On our second Monday in Sapporo, we were back in classes. My language class had gone from 2 to 3 students. Yeah! And there was yet another cultural activity that afternoon. We were going to be making soba. Soba is a type of Japanese thin noodle made from buckwheat. Buckwheat is primarily harvested in Hokkaido. So there’s no fresher soba than in Hokkaido.
However, first things first. We were hungry. So after class and before the cultural activity, we had to grab lunch on our own. A few of us from the school were pretty hungry and had a hankering for ramen, the other very famous Japanese noodle (although if you ask the Japanese, ramen is a Chinese noodle).
rich miso ramen and cheese gyoza
We had finished our first week of Japanese language classes at JaLS and we were upon our first full weekend in Hokkaido. We originally tried to get bus tickets to Hakodate for the Saturday, but all the times we wanted to take were sold out. So we decided to visit Otaru this Saturday instead.
Rapid Airport at Otaru Station
Otaru is a about a 40-60 minute train ride on the JR train. If you grab the Local train, then it stops at every single station. However, if timing works for you, then you can grab one of the express trains and bypass all the smaller stations. Regardless of the speed of the train, the ticket still costs ¥640 for a one-way ticket. The ride from Sapporo to Teine is all above ground and offers a view of the city from high above the streets. However, soon after Teine station, we are travelling right along the coastline of Ishikari Bay until we reach Otaru.
In Japan, Japan Rail (JR) is a name that can be found across the country. It comes in many flavours. There’s the green JR East that most people will see in Tokyo, the blue JR West found in Kansai townships, the orange JR Central that serves everything between Kanto and Kansai regions, and more. In Hokkaido, there is the light green manifestation of JR known as JR Hokkaido.
In Sapporo, almost all the JR trains must go through Sapporo Station. This is probably the busiest train station in all of Hokkaido seeing about 90,000 passengers a day go through its doors. If you walk through the station around 6pm, you will feel the rush of 90,000 passengers a day.
If one must get to destinations beyond Sapporo or outside of the subway system, then JR is one way to do it. You can think of JR as a commuter rail system serving the “suburbs” of Sapporo. JR Hokkaido is more than just a suburban commuter rail, but for the purpose of getting around the outer areas of Sapporo, that’s the closest description that matches its services.
Sapporo, just like other Japanese cities, is well serviced by rail transportation. The subway system serves most of the inner city. The Japan Rail Hokkaido (hereby referred to as JR) trains connect Sapporo to the surrounding towns, the New Chitose Airport, and other major destinations throughout Hokkaido.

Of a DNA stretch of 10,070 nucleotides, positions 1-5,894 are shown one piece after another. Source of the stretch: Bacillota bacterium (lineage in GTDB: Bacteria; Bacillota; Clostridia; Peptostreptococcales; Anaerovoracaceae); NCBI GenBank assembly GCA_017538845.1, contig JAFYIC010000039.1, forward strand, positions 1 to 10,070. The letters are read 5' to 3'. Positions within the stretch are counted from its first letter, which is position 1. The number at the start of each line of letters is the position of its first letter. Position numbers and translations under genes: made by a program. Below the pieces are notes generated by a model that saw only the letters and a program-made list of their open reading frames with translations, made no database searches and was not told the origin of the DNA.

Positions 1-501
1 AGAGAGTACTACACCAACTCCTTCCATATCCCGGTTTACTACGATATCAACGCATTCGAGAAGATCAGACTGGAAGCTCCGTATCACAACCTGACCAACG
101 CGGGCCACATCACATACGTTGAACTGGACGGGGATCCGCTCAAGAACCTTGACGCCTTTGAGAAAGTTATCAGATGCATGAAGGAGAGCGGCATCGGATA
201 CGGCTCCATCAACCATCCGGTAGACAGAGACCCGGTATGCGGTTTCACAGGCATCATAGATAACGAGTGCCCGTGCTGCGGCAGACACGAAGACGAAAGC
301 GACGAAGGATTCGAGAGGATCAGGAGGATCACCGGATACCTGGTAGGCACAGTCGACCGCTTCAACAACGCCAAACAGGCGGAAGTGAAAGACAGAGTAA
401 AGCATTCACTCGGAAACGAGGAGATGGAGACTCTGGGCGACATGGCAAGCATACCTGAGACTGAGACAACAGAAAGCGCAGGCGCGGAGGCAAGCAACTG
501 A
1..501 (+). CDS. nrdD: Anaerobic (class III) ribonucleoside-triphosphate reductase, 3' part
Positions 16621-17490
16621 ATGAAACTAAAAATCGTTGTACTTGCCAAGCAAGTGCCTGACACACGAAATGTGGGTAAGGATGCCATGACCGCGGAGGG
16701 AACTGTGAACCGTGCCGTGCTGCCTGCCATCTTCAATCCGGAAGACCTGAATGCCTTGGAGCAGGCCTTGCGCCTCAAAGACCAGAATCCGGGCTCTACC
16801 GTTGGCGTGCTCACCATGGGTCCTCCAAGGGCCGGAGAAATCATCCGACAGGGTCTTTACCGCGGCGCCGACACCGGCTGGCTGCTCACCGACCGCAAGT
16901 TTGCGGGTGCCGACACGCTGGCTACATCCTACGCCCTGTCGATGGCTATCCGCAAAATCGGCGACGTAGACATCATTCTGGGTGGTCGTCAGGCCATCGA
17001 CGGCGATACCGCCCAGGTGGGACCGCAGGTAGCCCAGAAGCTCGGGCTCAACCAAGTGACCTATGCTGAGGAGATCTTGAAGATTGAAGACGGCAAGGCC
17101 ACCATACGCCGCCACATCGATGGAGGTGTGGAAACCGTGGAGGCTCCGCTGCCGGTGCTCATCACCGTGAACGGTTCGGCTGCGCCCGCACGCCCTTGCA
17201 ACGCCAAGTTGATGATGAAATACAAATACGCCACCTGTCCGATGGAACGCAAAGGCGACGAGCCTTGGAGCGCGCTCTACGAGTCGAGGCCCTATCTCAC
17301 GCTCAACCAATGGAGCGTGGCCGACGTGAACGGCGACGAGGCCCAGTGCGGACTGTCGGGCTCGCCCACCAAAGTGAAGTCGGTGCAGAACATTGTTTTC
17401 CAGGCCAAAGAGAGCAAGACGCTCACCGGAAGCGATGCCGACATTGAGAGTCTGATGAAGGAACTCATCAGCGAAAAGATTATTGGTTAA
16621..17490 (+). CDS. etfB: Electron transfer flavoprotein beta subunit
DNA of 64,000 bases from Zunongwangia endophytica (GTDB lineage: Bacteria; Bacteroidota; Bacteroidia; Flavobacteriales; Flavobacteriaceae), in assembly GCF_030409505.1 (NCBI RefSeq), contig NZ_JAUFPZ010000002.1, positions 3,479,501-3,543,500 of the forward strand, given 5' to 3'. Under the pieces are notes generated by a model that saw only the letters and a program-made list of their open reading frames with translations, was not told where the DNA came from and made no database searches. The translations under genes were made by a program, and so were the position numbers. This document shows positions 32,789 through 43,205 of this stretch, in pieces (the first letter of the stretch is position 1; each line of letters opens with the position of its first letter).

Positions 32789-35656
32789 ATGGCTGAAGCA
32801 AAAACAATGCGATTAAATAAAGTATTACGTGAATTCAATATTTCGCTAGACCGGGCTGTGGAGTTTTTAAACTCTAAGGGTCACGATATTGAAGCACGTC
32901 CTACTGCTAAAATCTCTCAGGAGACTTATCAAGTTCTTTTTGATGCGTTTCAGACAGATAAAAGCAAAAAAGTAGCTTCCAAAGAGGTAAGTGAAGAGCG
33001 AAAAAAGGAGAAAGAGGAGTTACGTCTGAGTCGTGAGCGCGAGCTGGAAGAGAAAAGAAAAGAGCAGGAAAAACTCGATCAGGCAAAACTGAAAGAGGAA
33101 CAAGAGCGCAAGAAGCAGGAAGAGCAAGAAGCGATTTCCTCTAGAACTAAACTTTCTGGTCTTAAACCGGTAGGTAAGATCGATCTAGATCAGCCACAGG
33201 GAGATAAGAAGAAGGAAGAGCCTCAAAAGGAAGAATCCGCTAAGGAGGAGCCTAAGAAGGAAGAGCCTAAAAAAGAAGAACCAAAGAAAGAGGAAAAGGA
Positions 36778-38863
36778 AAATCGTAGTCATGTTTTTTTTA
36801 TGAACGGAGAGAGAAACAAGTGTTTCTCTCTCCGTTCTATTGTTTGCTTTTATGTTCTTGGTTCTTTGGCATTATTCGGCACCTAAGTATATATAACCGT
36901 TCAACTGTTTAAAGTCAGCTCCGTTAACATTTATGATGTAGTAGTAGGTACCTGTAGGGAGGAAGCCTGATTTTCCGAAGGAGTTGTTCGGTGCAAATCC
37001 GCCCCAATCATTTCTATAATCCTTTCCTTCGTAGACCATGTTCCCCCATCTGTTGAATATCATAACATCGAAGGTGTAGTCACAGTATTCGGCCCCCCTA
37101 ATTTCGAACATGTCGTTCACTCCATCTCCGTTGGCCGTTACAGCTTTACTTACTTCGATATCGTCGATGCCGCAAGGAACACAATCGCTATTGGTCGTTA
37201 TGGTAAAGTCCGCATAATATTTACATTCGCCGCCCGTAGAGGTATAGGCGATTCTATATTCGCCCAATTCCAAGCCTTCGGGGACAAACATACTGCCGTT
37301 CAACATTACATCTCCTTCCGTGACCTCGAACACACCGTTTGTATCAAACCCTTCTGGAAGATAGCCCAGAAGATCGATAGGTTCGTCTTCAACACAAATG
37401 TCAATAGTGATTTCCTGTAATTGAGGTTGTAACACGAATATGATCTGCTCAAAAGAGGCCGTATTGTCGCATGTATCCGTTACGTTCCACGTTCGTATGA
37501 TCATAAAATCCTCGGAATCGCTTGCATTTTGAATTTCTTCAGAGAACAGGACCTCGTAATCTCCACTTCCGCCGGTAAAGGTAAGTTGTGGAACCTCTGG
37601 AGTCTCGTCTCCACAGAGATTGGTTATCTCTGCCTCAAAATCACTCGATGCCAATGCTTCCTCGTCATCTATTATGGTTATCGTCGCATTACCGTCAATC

The Sapporo Subway system is made up of 3 lines and is very simple to use. Rides on the subway range from ¥200-360 depending on how far one travels through the system. The blue Toho Line runs north-south and serves the northeast and southeast of Sapporo. Major destinations accessible on the Toho Line include Toyohiro Park (Toyohiro Koen station), and the Sapporo Dome (Fukuzumi station). The green Namboku Line runs north-south as well, but serve the areas directly north and south of the city centre. Major destinations along the line include Nakajima Park (Nakajima Koen station) and Hokkaido University (Kita 12 Jo station). The orange Tozai Line runs mainly east-west and serves the city’s northwest and part of the southeast. Famous attractions on the Tozai Line include the Shiroi Koibito Park (Miyanosawa station) and Maruyama Park (Maruyama Koen station). All three lines feed into Odori Station. Like most Japanese subway systems, all stations in the system have a letter and number combo to identify the station. Because you know it’s a lot easier to say station H-05 than saying Higashi Kuyakusho Mae station for us foreigners.
After we had finished up at the Sapporo Beer Museum, 3 of the 4 of us who had been at the museum had decided to check out the mall right behind the beer museum. The shopping mall next door is Ario Sapporo. Now most people travelling avoid shopping malls, and rightly so. A shopping mall is a shopping mall is a shopping mall. That’s mostly true the world over. However, sometimes it can be neat to walk through a shopping mall to see another culture’s take on this 20th Century shopping phenomenon.
Photo from Welcome to Sapporo page
I must say that Ario holds pretty true to the North American feel of a shopping mall. One. It occupies a large swath of land surrounded by a parking lot. Two. The aforementioned parking is free. (There’s free parking in Japan??? What?!?) Three. There’s a large department store that anchors the mall. That department store, in this case, is Ito Yokado. Finally four. Most of the stores are run by large national and multinational chains who tend to be the only ones who can afford mall rental rates.
However, there were a few fun things that I discovered at Ario Sapporo.